On Feb. 24, 2022, in conjunction with the sanctions measures described above, OFAC issued a number of Russia-related General Licenses permitting certain types of limited activities by U.S. persons in or with Covered Regions or with sanctioned entities or individuals, including temporarily permitting certain activities to divest, transfer or wind down impacted holdings.

  • General License No. 5 authorizes activities of specifically identified international organizations and entities.
  • General License No. 6 authorizes specific exports or re-exportation of medicine, medical devices, agricultural commodities to, and certain COVID-19-related transactions involving the Covered Regions.
  • General License No. 7 authorizes overflight payments, emergency landings, and air ambulance services.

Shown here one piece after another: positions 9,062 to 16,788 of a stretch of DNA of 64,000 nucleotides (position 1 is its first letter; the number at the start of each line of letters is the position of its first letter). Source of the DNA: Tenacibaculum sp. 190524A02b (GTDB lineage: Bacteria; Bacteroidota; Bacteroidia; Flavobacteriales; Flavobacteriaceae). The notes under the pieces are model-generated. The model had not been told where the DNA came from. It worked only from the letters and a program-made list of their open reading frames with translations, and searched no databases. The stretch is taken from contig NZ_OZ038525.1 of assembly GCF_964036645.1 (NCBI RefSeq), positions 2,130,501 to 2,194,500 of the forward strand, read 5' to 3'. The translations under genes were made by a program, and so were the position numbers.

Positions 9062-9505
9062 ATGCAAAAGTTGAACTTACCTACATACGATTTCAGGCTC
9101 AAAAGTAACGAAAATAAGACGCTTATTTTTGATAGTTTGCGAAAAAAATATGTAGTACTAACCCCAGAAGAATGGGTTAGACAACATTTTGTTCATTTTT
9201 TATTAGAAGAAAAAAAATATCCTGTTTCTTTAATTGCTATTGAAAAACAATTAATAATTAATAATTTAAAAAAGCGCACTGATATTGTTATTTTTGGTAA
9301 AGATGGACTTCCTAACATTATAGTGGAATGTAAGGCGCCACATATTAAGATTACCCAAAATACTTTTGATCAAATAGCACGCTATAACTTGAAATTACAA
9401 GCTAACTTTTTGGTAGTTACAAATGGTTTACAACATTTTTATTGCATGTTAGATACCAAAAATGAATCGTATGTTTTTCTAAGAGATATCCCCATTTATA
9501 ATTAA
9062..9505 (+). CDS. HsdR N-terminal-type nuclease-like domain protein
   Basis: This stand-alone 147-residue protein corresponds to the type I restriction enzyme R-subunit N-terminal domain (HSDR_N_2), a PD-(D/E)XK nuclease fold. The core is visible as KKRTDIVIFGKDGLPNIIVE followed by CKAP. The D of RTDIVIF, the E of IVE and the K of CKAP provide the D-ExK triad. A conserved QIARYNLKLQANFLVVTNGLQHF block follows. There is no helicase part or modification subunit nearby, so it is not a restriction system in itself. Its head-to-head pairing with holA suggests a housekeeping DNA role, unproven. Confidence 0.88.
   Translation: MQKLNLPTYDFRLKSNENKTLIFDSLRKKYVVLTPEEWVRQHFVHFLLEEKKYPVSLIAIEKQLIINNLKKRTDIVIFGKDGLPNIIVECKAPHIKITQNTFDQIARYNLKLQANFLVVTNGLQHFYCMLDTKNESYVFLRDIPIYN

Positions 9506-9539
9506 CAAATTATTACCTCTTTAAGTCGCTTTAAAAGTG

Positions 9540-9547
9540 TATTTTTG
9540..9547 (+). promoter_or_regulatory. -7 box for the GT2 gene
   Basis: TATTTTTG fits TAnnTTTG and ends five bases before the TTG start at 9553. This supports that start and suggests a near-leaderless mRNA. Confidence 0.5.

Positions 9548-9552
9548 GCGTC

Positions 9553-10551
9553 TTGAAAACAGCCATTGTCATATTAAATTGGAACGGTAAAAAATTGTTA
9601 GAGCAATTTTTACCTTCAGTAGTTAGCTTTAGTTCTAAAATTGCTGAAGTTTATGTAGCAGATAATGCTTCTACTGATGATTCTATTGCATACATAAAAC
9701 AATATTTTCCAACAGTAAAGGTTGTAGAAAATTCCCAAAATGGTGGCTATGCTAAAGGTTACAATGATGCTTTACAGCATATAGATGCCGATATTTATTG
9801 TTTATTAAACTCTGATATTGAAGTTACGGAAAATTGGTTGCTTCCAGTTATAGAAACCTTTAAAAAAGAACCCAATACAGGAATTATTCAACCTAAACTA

• General License No. 8 authorizes certain limited energy-sector related transactions.
  • General License No. 9 temporarily authorizes transactions related to divestment or transfer of certain debt or equity.
  • General License No. 10 temporarily authorizes certain transactions related to the wind down of derivative contracts.
  • General License No. 11 temporarily authorizes transactions ordinarily incident and essential to the wind-down of transactions involving the blocked parties set out in this license through March 26, 2022 (12:01 a.m. EST).
  • General License No. 12 authorizes U.S. persons to reject transactions involving one or more of the following: (1) Public Joint Stock Company Bank Financial Corporation Otkritie; (2) Sovcombank Open Joint Stock Company; (3) VTB Bank Public Joint Stock Company; or (4) any entity in which one or more of the abovementioned parties owns, directly or indirectly, individually or in the aggregate, a 50% or greater interest.

Historic Export Control Restrictions on U.S. Items and Technology to Russia